Nevenka Blagović & Miroslav Horvat
Location of Photo:
Kamenjak viewpoint, Vrana lake, Croatia
Date/Time of photo:
5th July 2019
Optical system: SW ED80, SW 0.85 FF/FR, Camera: QHY8c, Mount: SW EQ6Pro, Guiding: SW 9x50 finderguider with QHY5L-IIC, Exposure: 11 x 15 min, Gain 4%, Offset 123, dark, flat, Software: SGpro, Pixinsight 1.8, PS CC 2017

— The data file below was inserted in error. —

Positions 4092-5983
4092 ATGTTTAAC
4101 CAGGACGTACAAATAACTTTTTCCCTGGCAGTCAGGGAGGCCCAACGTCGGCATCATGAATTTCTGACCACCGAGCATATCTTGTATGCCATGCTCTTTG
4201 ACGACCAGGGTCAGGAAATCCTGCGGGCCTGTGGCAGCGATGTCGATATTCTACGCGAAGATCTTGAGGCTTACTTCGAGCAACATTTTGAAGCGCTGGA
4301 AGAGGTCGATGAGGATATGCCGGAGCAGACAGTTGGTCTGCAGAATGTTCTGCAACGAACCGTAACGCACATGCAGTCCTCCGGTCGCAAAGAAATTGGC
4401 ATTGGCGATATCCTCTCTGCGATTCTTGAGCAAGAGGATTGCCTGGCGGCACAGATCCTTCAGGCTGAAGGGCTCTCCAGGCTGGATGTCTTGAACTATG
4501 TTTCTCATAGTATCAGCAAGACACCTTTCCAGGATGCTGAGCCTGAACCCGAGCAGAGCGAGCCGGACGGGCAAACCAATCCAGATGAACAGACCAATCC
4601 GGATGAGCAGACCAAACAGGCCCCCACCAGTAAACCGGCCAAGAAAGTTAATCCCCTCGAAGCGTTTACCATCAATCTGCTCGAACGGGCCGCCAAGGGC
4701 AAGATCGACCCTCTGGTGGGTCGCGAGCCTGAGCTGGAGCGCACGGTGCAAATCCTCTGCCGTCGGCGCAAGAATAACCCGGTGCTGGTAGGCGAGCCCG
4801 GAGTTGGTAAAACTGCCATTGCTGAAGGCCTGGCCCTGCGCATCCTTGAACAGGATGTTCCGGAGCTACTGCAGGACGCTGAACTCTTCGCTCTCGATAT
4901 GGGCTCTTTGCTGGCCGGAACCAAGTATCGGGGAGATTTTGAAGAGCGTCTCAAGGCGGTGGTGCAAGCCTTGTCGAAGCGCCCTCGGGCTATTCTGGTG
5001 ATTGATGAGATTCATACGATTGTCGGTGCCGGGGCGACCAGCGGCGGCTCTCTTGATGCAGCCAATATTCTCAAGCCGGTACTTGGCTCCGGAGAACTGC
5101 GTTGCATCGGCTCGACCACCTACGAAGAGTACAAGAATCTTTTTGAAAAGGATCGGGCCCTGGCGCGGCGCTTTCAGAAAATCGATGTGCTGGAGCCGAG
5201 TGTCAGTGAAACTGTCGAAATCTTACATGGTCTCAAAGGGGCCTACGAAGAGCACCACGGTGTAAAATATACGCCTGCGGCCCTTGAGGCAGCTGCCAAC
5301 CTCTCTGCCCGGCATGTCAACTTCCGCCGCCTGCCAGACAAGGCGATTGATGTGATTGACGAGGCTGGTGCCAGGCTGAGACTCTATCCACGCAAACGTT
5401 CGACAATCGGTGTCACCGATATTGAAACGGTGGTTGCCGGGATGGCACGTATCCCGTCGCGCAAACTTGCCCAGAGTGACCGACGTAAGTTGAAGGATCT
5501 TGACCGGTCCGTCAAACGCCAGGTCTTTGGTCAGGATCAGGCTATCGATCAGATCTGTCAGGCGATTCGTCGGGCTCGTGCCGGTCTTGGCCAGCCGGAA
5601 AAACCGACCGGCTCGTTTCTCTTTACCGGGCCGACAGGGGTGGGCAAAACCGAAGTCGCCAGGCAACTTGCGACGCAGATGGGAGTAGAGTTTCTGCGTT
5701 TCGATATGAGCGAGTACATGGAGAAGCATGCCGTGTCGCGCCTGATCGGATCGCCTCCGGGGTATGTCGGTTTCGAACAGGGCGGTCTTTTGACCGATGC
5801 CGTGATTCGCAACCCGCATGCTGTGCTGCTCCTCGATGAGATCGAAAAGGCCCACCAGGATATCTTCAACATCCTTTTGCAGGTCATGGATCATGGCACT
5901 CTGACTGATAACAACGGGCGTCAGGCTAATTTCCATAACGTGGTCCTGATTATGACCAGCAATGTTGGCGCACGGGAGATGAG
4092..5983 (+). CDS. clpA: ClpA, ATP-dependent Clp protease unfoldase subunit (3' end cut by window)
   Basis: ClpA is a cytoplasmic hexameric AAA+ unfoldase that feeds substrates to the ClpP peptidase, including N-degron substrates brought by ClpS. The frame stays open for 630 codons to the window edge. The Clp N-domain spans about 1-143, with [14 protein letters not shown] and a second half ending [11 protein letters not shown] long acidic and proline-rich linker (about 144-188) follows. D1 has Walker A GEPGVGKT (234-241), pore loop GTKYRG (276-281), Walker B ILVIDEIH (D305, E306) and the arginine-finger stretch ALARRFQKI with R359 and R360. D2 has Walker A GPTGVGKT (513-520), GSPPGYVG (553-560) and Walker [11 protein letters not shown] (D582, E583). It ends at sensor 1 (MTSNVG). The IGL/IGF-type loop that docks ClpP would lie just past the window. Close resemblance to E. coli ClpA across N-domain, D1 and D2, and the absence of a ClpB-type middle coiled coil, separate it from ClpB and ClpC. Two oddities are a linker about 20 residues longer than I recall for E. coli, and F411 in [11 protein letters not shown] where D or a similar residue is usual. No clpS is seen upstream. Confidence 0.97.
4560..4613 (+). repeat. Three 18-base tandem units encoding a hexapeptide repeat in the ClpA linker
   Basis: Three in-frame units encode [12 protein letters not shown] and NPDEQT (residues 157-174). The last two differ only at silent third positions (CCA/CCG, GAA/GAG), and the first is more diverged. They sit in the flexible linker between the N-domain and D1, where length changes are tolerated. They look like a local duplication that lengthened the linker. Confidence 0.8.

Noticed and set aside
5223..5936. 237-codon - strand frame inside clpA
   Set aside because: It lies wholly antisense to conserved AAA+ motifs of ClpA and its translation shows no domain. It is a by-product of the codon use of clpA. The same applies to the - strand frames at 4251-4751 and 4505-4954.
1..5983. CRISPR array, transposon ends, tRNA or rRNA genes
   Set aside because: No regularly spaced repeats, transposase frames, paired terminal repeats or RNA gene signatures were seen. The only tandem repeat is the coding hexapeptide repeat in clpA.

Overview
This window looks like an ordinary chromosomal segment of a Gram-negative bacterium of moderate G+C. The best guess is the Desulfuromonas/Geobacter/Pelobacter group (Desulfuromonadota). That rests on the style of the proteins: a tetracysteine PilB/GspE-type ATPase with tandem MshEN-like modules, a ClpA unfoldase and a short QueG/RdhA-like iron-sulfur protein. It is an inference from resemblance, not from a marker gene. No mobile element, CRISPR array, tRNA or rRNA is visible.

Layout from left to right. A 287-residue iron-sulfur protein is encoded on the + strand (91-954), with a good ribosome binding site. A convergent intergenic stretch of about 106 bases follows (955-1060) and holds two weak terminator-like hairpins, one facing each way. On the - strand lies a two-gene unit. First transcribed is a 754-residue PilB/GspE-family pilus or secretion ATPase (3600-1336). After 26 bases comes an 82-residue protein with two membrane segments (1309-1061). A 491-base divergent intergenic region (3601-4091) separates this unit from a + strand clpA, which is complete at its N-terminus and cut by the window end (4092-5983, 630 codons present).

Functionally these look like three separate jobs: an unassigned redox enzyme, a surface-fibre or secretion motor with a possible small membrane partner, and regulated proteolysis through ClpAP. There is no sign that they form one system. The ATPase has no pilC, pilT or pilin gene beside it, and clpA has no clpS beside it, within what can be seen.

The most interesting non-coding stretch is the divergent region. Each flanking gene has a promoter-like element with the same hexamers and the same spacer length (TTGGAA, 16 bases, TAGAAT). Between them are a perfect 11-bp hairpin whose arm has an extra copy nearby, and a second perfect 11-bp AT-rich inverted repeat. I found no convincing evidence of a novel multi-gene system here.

Collinder 399 is a random grouping of stars located in the constellation Vulpecula near the border with Sagitta. The members of the star cluster form an asterism which has given rise to its name as the Coathanger. The asterism is made up of 10 stars ranging from 5th to 7th magnitude which form the conspicuous "coathanger", a straight line of 6 stars with a "hook" of 4 stars on the south side. An additional 30 or so fainter stars are sometimes considered to be associated as well. Under a dark sky, the Coathanger can be seen with the naked eye as an unresolved patch of light; binoculars or a telescope at very low power are usually needed in order to view the "coathanger" asterism. It is best found by slowly sweeping across the Milky Way along an imaginary line from the bright star Altair toward the even brighter star Vega. About one third of the way toward Vega, the Coathanger should be spotted easily against a darker region of the Milky Way. The asterism is best seen in July–August and north of 20° north latitude it is displayed upside down when it is at its highest point. South of this latitude it is shown upright as the 'hanger' is south of the line of 6 stars. The asterism and its immediate surroundings are a useful gauge for determining the faintest stars visible in a small telescope as there are a wide range of stellar magnitudes within the cluster easily viewed in one small location of the sky.